Propelled by the upcoming release of the iPhone 5 and a potentially smaller and more affordable iPad, Apple’s stock hit $664.74 this week, raising the company’s value to $623 billion, the highest ever in Wall St.’s history. The company beat out Microsoft’s high of $620.58 billion on Dec. 30, 1999.
Granted, that’s not adjusted for inflation, which would put Microsoft’s record at $850 billion, but that value should also be adjusted to the inflationary dot.com bubble, which popped shortly after Microsoft set its record. Investors and analysts had expected the company’s value to continue to exponentially climb. Today, Microsoft is worth about $257 billion.
While expensive, Apple’s stock, on the other hand, is relatively cheap. Its S&P “price to earnings ratio” stands at 15.6. Comparatively, Microsoft’s “price to earnings ratio” stood at 83 at its 1999 height. The AP pointed out that 38 analysts surveyed by FactSet predicted an average price for Apple of $745.80.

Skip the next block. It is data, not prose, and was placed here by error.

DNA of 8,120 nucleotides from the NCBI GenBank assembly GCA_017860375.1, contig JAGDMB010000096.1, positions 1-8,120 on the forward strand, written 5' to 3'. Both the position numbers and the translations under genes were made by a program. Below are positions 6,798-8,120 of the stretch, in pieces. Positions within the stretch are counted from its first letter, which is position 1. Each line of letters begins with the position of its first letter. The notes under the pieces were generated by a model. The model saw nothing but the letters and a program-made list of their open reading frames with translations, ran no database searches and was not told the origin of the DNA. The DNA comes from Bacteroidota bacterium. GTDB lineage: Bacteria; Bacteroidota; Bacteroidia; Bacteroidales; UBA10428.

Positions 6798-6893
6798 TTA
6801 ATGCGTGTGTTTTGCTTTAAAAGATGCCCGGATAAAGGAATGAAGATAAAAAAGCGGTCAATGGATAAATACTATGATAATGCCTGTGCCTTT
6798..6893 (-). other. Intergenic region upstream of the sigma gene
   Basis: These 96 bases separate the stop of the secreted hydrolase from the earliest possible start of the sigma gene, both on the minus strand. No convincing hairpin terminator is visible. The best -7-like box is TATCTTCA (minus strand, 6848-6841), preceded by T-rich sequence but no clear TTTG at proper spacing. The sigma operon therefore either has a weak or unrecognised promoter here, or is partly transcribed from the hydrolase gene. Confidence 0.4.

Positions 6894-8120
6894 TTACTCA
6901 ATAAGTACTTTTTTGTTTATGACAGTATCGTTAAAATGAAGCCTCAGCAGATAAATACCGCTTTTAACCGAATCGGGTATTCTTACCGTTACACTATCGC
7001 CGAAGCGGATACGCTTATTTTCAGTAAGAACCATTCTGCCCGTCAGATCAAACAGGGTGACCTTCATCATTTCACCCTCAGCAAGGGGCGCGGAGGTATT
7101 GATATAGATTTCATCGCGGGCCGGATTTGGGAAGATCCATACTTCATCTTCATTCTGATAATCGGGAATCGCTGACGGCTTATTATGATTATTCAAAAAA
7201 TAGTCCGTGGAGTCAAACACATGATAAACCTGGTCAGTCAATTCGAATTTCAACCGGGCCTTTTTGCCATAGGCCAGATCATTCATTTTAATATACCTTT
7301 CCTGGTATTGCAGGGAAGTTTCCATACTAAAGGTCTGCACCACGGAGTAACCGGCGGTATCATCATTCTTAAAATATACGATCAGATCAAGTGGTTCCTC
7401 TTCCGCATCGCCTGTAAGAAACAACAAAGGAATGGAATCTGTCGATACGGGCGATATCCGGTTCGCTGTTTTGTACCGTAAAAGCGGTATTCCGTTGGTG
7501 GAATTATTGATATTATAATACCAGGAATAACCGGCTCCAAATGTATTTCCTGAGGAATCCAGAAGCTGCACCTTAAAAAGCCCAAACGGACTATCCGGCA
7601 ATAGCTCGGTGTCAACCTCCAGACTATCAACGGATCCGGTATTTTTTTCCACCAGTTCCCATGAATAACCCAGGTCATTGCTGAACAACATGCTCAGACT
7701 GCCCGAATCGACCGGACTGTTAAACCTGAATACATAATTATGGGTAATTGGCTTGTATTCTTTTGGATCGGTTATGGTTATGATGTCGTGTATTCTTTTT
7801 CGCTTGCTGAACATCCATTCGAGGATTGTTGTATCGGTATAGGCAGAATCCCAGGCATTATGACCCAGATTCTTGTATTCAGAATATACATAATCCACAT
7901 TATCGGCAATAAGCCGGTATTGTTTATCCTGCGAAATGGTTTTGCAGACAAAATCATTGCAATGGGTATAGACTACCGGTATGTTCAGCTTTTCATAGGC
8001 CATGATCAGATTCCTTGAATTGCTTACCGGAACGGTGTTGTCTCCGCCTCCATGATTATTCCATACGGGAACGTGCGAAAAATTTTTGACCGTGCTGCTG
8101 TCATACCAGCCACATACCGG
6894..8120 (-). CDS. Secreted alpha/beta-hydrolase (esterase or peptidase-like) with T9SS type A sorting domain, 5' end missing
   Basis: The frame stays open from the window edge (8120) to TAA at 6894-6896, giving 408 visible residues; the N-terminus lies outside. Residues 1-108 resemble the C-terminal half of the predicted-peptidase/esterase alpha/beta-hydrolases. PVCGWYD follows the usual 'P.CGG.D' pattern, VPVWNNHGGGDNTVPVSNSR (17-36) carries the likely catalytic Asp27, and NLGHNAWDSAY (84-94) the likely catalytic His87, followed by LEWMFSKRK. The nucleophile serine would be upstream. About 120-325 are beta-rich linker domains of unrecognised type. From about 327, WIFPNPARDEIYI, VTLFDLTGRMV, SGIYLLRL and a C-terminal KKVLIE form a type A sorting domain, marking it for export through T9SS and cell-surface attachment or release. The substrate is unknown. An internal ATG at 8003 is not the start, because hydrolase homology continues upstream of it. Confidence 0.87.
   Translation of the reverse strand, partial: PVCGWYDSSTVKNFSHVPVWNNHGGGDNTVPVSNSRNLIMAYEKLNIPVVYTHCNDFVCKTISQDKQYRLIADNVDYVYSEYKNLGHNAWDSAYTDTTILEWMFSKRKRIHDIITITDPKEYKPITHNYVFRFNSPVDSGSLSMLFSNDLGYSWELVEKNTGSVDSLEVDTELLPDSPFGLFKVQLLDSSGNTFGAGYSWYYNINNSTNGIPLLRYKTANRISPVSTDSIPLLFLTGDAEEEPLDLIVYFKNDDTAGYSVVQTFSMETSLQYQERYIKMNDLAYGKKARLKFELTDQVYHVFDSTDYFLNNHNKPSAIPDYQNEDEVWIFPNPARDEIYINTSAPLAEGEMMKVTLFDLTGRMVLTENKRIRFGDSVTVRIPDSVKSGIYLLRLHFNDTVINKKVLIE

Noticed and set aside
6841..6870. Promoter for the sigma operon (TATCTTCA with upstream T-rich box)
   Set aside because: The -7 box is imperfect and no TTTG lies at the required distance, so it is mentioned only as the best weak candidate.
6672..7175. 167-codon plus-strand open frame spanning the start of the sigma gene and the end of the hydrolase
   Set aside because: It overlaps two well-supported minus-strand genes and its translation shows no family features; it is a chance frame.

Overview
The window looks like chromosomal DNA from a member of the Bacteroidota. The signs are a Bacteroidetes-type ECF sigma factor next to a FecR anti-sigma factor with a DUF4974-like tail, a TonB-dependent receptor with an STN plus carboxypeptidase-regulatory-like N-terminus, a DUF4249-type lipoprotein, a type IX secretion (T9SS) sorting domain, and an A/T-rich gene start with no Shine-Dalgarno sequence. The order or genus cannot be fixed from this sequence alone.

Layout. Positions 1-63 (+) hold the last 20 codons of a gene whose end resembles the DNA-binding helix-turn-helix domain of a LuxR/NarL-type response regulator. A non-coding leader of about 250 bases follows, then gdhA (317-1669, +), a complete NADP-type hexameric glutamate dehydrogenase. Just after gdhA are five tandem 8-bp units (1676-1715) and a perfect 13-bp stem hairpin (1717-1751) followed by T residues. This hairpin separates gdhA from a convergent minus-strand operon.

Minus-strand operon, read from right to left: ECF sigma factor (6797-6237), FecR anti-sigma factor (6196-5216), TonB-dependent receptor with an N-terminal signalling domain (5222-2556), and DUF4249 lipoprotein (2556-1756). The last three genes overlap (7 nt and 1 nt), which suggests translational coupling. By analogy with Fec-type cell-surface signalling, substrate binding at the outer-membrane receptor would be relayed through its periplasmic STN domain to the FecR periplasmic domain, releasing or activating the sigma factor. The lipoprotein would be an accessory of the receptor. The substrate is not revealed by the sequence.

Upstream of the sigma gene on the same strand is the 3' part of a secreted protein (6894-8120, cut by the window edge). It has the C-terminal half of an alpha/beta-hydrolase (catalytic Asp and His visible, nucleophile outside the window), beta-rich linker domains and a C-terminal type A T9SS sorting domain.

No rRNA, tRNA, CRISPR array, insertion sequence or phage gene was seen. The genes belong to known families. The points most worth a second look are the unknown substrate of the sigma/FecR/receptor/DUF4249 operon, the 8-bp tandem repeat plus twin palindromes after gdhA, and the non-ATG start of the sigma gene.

Since the end of 2011, Apple has ranked as the world’s most valuable company, worth 53 percent more than the second contender, Exxon Mobil Corp. In the last year, the computer giant has added about $300 billion, nearly 3/4 of Exxon’s current market cap of $408.84 billion and 1/3 of higher than Google’s market cap of $218.08 billion. In fact, Apple today is worth more than Exxon and Google combined.
And Apple is about to revamp the iPhone and rumored to release a cheaper iPad mini to compete against iPad knockoffs such as Google’s Nexus and Samsung’s Galaxy Note. It currently holds $61.4 percent of the tablet market, a figure likely to balloon when cheaper iPad options are available. Unlike the dot.com bubble, Apple’s value is real and practically grows on trees.